In the 1920s and 1930s, scholars deployed across China to collect data about local music and instruments and synthesized their findings into a unified Chinese musical system. They studied the various regional variations of traditional Chinese instruments and created standardized versions with a standardized and expanded tuning. These standardized Chinese instruments ("reformed instruments") were then organized along the lines of the Western symphony orchestra. Chinese musical notation and musical tones were also standardized along Western lines.
The result is known as guoyue (國樂), literally National Music, or Chinese Orchestra. In guoyue, the musicians are arranged like a Western symphony orchestra with a conductor and sections made up of families of instruments. The reformed Chinese instruments correspond to the various sections. Many classic Chinese music pieces were rewritten for the new guoyue style. Because guoyue is only about a century old, it does not have the comprehensive body of works and scholarship when compared to the much older classical Western music. Therefore, guoyue borrows aspects of Western music and scholarship where there is no traditional Chinese precedent. BIRTH OF THE CHINESE ORCHESTRA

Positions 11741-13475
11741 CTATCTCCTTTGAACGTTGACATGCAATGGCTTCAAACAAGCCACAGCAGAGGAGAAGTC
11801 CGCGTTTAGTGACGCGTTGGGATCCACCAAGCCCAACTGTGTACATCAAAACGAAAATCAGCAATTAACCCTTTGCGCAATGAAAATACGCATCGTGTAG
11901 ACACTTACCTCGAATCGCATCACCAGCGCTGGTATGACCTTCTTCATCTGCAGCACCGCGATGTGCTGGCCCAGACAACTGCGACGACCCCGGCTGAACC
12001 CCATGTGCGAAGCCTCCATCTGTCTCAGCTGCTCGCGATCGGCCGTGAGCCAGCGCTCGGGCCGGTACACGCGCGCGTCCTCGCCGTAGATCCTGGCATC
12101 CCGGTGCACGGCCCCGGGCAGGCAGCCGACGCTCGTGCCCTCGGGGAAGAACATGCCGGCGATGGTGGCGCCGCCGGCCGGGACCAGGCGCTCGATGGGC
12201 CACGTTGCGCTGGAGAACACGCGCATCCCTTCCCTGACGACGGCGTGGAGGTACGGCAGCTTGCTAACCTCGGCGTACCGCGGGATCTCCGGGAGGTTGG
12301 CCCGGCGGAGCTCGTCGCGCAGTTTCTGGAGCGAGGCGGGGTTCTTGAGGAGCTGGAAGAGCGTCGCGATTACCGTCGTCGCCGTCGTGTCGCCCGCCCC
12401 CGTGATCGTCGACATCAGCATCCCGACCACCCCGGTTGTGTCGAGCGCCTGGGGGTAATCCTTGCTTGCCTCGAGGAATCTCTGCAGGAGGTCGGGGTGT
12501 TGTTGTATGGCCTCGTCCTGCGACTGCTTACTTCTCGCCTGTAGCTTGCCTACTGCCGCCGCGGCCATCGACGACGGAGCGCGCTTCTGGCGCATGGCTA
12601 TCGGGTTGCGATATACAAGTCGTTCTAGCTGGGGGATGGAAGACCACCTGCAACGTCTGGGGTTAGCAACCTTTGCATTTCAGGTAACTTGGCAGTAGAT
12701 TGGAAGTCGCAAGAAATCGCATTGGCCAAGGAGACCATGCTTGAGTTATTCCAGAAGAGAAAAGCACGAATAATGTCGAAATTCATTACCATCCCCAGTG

After years of effort by scholars and musician to modernize Chinese instruments, techniques, and music, the modern Chinese orchestra finally arrived in the mid 1930s.
In 1935, the Central Broadcasting Company of China, later simply known as the Broadcasting Company of China (中國廣播公司 “BCC”) of Nanking, China, established the first modern professional Chinese orchestra (the "BCC Chinese Orchestra"). The BCC Chinese Orchestra was a landmark in the development of Chinese music. The BCC Chinese Orchestra established the definitive form of the modern Chinese orchestra: four sections (bowed string, plucked string, wind, percussion) with orchestra members facing the audience in a semi-circle formation around a conductor.All Chinese orchestras since that time, including all modern Chinese orchestras around the world, are modeled after the BCC Chinese Orchestra.